The owner and managers at TSB had a goal of escaping the costs incurred from the legacy computer system inherited from Lloyds; itself a cobbled together antiquity adjusted and patched for all of the other mergers, acquisitions and bail-outs that the now publicly-owned bank inherited. That overriding concern drowned out the many warnings given by the lowly technicians and engineers who could see from day one that catastrophe was looming.
It is important to understand this because it answers one of the most common questions raised by techno-utopian fanboys whenever someone points out the engineering limits on their preferred vision of a high-tech future – “If it is impossible, how come so many skilled engineers and technicians are working on it?” Running an advanced industrial economy without fossil fuels must be possible because the brightest scientists and engineers on earth are employed to make it happen. The same goes for the patron saint of the age of progress, Elon Musk’s attempts to defy the laws of physics with everything from battery powered haulage trucks to hyperloops and manned colonies on Mars. Greer deals with this point too:
“Consider, as an example, the plight of a team of engineers tasked with designing a flying car. People have been trying to do this for more than a century now, and the results are in: it’s a really dumb idea… Engineers know this. Still, if you’re an engineer and you’ve been hired by some clueless tech-industry godzillionaire who wants a flying car, you probably don’t have the option of telling your employer the truth about his pet project—that is, that no matter how much of his money he plows into the project, he’s going to get a clunker of a vehicle that won’t be any good at either of its two incompatible roles—because he’ll simply fire you and hire someone who will tell him what he wants to hear.”
Politicians are no different (other than that they’re dining out on someone else’s money). They simply don’t want to hear objections to their pet project or policy; no matter how ridiculous it is. So for those whose livelihood depends on pleasing the Minister, telling the Minister what the Minister wants to believe – irrespective of how dumb that might be – is the only thing that stands between them and the dole queue. Which is why, for example, the town of Tourouvre-au-Perche in Normandy has a one kilometre solar roadway that will take hundreds of years (if ever) to repay its five million euro cost… and why it is merely the first instalment of a 2.7 billion euro plan to build 600km of useless solar roadways.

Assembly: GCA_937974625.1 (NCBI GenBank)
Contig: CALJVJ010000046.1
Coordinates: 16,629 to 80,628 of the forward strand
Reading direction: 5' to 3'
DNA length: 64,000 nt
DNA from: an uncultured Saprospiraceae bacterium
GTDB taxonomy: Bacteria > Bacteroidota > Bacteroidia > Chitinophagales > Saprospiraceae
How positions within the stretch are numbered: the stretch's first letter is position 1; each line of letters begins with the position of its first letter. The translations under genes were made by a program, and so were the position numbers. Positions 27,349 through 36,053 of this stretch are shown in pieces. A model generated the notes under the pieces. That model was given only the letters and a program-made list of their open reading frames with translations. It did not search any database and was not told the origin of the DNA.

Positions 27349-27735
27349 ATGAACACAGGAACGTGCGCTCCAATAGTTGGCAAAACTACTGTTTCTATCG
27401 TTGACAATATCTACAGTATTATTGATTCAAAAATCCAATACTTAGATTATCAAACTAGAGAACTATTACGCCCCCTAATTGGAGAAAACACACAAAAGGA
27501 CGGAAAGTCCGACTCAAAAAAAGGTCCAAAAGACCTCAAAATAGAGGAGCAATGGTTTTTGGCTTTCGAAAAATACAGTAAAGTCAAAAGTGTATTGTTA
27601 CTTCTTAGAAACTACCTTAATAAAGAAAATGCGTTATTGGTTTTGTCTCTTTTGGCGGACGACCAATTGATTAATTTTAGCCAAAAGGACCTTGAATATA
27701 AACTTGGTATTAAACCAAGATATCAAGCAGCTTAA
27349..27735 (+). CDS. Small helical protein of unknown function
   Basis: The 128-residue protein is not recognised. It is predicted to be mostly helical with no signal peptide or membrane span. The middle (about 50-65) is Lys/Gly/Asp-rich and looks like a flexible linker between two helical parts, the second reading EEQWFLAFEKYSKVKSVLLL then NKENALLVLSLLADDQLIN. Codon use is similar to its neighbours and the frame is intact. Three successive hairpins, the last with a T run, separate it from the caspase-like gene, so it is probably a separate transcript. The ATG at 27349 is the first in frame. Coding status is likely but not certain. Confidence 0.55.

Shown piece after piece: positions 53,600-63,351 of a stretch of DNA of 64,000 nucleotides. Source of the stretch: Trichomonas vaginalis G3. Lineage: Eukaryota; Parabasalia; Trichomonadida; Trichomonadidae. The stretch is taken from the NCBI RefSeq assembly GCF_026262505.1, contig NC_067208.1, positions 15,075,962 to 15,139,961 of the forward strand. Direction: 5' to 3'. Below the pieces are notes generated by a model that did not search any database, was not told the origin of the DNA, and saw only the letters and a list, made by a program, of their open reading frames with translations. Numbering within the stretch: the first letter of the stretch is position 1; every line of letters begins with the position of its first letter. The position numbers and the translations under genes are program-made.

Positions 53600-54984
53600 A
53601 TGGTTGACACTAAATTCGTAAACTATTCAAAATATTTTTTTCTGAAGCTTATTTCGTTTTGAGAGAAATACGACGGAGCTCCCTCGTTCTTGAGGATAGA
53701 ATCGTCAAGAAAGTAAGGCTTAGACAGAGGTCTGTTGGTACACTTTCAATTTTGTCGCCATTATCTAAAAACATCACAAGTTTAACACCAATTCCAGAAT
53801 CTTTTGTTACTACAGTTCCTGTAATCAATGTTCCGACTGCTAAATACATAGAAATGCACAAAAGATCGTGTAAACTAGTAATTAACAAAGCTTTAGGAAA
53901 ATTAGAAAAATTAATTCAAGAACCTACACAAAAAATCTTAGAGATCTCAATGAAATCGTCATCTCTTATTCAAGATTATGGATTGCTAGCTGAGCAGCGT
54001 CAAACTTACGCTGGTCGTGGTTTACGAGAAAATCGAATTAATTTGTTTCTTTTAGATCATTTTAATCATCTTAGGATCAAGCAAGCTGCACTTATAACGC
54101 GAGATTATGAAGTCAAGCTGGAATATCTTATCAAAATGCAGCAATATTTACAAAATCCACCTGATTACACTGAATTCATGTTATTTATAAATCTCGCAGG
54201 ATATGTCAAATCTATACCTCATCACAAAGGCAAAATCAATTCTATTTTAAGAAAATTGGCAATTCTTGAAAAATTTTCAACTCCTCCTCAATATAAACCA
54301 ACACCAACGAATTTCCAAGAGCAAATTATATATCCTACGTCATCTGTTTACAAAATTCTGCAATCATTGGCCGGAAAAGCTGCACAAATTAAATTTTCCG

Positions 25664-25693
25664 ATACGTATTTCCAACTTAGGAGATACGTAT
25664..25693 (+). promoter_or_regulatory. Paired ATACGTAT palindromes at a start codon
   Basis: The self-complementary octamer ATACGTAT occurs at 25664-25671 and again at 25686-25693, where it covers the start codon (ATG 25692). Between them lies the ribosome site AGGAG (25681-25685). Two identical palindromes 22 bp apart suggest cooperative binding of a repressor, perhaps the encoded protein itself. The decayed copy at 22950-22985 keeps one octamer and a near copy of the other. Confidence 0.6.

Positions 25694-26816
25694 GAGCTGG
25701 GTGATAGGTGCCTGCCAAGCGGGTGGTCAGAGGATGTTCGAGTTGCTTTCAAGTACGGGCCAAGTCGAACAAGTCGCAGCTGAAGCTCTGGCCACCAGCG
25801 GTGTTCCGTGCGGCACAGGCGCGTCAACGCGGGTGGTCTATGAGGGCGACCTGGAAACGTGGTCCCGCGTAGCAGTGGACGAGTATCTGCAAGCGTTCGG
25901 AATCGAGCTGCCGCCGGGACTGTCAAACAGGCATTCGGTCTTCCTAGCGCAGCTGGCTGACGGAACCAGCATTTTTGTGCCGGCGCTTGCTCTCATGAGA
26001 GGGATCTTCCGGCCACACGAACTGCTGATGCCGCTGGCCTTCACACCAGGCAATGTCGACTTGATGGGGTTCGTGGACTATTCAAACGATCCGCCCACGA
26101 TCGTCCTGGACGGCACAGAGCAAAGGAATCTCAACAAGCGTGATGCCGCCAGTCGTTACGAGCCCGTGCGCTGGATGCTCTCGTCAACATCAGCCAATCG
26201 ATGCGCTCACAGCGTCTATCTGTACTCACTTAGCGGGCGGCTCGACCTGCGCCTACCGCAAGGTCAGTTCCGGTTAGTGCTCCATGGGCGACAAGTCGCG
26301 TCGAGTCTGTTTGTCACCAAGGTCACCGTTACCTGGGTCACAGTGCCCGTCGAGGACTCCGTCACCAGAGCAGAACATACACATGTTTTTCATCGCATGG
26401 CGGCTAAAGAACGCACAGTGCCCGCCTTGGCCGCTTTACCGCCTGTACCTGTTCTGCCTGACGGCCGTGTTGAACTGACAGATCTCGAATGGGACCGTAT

Fracking, nuclear power, zero-carbon electricity, electric cars and all the other crackpot schemes that our politicians want to believe are somehow going to solve the coming trilemma of economic failure, resource and energy depletion, and environmental collapse are the same; shiny promises from slick salespeople that bear little resemblance to what the hard-pressed engineers can actually deliver.
That is our collective future – like TSB’s computer system – a fantasy based on impossible dreams sold by the sociopathic sales departments of the tech industry. It is a future in which our children and grandchildren will cast damnation on our souls for eternity for failing to get around to doing what was possible while we chased the impossible right up until the moment of failure.
As you made it to the end…